The Justice Department is investigating whether former Attorney General Alberto Gonzales created a set of fictitious notes so that President Bush would have a rationale for reauthorizing his warrantless eavesdropping program, according to sources close to the investigation.


In reauthorizing the surveillance program over the objections of his own Justice Department, President Bush later claimed to have relied on notes made by Gonzales about a meeting that had taken place the day before (March 10), in which Gonzales and Vice President Cheney had met with eight congressional leaders—also known as the “Gang of Eight”—who receive briefings about covert intelligence programs. According to Gonzales’s notes, the congressional leaders had said in the meeting that they wanted the surveillance program to continue despite the attorney general’s refusal to certify that it was legal.

But four of the congressional leaders present at the meeting say that’s not true; they never encouraged the White House to sidestep the objections of the attorney general and continue the program without his approval.

I have no doubt that Gonzales fictionalized his notes so as to invent a rationale for reauthorizing the program in spite of Comey’s disapproval. But I think something else is going on, as well–a desire to invent a rationale for Gonzales and Card’s March 10 hospital visit itself. Read more

Main Core

I don’t know about the track record of Christopher Ketcham, the author of this Radar piece explaining the "big thing" that that made Jim Comey object to the warrantless wiretapping program so aggressively in March 2004. But it sounds like a plausible explanation.

Ketcham describes a database of Americans who, in case the government ever implements its Continuity of Government program in a time of national emergency, can be rounded up and jailed.

… a number of former government employees and intelligence sources with independent knowledge of domestic surveillance operations claim the program that caused the flap between Comey and the White House was related to a database of Americans who might be considered potential threats in the event of a national emergency. Sources familiar with the program say that the government’s data gathering has been overzealous and probably conducted in violation of federal law and the protection from unreasonable search and seizure guaranteed by the Fourth Amendment.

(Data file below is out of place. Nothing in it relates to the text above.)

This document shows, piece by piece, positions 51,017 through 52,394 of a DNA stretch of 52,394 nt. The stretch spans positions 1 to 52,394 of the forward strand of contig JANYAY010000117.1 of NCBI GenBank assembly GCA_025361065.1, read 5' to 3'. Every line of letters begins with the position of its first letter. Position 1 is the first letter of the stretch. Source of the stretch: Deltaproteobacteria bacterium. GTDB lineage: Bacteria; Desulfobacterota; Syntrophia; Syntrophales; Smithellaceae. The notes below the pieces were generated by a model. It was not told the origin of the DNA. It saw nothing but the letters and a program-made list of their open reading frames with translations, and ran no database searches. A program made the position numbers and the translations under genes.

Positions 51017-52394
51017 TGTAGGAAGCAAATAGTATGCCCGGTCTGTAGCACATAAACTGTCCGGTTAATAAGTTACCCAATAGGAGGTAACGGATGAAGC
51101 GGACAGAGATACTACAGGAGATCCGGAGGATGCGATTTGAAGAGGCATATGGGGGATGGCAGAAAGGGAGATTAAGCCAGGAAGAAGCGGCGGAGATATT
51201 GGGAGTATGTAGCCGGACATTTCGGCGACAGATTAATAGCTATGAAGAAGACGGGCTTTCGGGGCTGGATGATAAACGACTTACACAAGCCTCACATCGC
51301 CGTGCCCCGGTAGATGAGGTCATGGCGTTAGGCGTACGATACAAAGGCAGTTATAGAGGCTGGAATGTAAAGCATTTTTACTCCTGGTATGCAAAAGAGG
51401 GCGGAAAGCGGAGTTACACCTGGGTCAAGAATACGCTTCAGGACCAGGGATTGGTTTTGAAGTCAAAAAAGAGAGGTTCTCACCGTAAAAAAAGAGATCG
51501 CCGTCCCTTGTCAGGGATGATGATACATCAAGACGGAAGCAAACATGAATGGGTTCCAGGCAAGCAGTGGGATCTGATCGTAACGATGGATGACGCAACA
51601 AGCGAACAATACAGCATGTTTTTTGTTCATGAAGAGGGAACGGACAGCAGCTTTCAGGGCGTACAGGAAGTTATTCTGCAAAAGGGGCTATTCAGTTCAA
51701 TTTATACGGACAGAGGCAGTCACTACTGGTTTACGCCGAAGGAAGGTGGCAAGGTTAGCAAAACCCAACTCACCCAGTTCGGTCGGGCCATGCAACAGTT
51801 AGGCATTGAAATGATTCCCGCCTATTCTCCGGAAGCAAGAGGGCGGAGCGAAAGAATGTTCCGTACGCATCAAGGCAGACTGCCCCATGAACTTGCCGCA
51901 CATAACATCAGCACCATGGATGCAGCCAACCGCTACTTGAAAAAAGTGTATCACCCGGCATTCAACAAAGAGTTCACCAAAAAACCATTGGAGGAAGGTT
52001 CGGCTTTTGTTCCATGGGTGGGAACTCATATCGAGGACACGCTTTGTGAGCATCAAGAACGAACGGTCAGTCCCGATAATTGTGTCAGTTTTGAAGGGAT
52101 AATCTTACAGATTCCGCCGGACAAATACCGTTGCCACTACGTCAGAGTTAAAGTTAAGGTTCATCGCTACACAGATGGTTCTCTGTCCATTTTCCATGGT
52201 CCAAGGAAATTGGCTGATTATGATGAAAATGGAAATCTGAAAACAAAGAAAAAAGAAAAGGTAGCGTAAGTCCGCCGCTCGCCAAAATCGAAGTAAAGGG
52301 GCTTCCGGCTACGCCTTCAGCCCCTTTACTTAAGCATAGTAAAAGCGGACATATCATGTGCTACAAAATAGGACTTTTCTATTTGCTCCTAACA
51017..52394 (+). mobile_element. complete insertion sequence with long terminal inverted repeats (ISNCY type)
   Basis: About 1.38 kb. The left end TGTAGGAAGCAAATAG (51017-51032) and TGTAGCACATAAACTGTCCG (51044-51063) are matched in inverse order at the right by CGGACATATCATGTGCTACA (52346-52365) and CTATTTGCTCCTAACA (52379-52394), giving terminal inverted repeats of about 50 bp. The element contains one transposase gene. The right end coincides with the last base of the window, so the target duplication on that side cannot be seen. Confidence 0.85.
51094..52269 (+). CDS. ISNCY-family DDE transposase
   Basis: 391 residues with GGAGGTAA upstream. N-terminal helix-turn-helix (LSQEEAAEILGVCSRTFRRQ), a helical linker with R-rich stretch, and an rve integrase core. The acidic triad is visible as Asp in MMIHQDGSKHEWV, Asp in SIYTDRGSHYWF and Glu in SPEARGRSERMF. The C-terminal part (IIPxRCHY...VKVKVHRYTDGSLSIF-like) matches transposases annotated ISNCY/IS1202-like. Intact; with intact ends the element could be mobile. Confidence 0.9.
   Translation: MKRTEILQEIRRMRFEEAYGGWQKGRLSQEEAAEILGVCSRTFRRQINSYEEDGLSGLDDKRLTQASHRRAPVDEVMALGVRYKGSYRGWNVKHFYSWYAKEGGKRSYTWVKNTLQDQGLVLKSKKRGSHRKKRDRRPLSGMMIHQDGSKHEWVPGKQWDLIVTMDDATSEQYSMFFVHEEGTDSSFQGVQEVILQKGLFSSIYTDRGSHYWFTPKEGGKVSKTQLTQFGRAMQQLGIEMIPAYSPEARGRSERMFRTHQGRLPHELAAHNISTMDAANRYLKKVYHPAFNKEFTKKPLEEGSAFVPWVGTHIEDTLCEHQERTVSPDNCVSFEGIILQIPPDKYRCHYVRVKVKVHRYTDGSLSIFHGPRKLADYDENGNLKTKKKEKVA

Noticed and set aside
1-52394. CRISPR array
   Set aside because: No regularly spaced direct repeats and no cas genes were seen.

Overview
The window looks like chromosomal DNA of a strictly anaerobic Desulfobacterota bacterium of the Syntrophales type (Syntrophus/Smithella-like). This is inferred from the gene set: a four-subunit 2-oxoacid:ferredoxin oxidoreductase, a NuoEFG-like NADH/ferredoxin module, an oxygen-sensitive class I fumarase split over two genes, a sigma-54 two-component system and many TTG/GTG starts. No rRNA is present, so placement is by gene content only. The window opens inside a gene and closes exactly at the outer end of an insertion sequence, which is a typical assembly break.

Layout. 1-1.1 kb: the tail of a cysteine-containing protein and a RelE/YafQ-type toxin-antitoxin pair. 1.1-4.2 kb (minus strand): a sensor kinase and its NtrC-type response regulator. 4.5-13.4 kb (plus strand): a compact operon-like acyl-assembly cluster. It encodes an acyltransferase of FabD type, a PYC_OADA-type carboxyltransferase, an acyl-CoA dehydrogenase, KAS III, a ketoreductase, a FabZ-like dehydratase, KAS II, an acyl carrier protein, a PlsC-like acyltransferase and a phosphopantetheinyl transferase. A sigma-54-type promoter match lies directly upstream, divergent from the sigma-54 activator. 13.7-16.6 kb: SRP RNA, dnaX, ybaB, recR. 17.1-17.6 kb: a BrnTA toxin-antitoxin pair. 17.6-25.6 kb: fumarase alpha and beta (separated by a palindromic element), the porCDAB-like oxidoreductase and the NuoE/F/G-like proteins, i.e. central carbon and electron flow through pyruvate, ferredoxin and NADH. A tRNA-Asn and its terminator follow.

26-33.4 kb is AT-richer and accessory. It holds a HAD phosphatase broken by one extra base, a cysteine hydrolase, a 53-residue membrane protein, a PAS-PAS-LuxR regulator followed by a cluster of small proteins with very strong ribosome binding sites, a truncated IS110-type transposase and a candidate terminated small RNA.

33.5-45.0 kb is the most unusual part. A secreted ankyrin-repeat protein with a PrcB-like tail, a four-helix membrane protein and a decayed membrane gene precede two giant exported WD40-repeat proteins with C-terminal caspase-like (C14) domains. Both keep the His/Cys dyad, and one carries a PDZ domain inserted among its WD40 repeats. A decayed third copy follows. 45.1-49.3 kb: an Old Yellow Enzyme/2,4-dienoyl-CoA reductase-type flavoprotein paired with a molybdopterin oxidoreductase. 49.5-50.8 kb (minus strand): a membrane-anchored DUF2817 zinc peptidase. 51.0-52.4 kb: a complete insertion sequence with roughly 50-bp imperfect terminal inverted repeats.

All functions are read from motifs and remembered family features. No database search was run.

According to a senior government official who served with high-level security clearances in five administrations, "There exists a database of Americans, who, often for the slightest and most trivial reason, are considered unfriendly, and who, in a time of panic, might be incarcerated. The database can identify and locate perceived ‘enemies of the state’ almost instantaneously." He and other sources tell Radar that the database is sometimes referred to by the code name Main Core. One knowledgeable source claims that 8 million Americans are now listed in Main Core as potentially suspect. In the event of a national emergency, these people could be subject to everything from heightened surveillance and tracking to direct questioning and possibly even detention.


Another well-informed source—a former military operative regularly briefed by members of the intelligence community—says this particular program has roots going back at least to the 1980s and was set up with help from the Defense Intelligence Agency. He has been told that the program utilizes software that makes predictive judgments of targets’ behavior and tracks their circle of associations with "social network analysis" and artificial intelligence modeling tools. [my emphasis]

Ketcham goes on to explain that the Bush Administration was cross-referencing Main Core with its warrantless wiretap program. Read more

Not Even John Yoo Approved of the Illegal Wiretap Program

I do hope that Eric Lichtblau’s book gets enough coverage this week to further stall Jello Jay’s attempts to ram through telecom immunity. The excerpt in the NYT today reveals that when the illegal wiretap program started in 2001, it had no specific legal authorization–not even from the compliant John Yoo!

Robert S. Mueller III, the F.B.I. director, assured nervous officials that the program had been approved by President Bush, several officials said. But the presidential approval, one former intelligence official disclosed, came without a formal legal opinion endorsing the program by the Office of Legal Counsel at the Justice Department.

At the outset of the program in October 2001, John Ashcroft, the attorney general, signed off on the surveillance program at the direction of the White House with little in the way of a formal legal review, the official said. Mr. Ashcroft complained to associates at the time that the White House, in getting his signature for the surveillance program, “just shoved it in front of me and told me to sign it.”

Aides to Mr. Ashcroft were worried, however, that in approving a surveillance program that appeared to test the limits of presidential authority, Mr. Ashcroft was left legally exposed without a formal opinion from the Office of Legal Counsel, which acts as the legal adviser for the entire executive branch.

At that time, the office had already issued a broad, classified opinion declaring the president’s surveillance powers in the abstract in wartime, but it had not weighed in on the legality or the specifics of the N.S.A. operation, officials said.

The nervousness among Justice Department officials led the administration to secure a formal opinion from John Yoo, a deputy in the Office of Legal Counsel, declaring that the president’s wartime powers allowed him to order the N.S.A. to intercept international communication of terror suspects without a standard court warrant.

Read more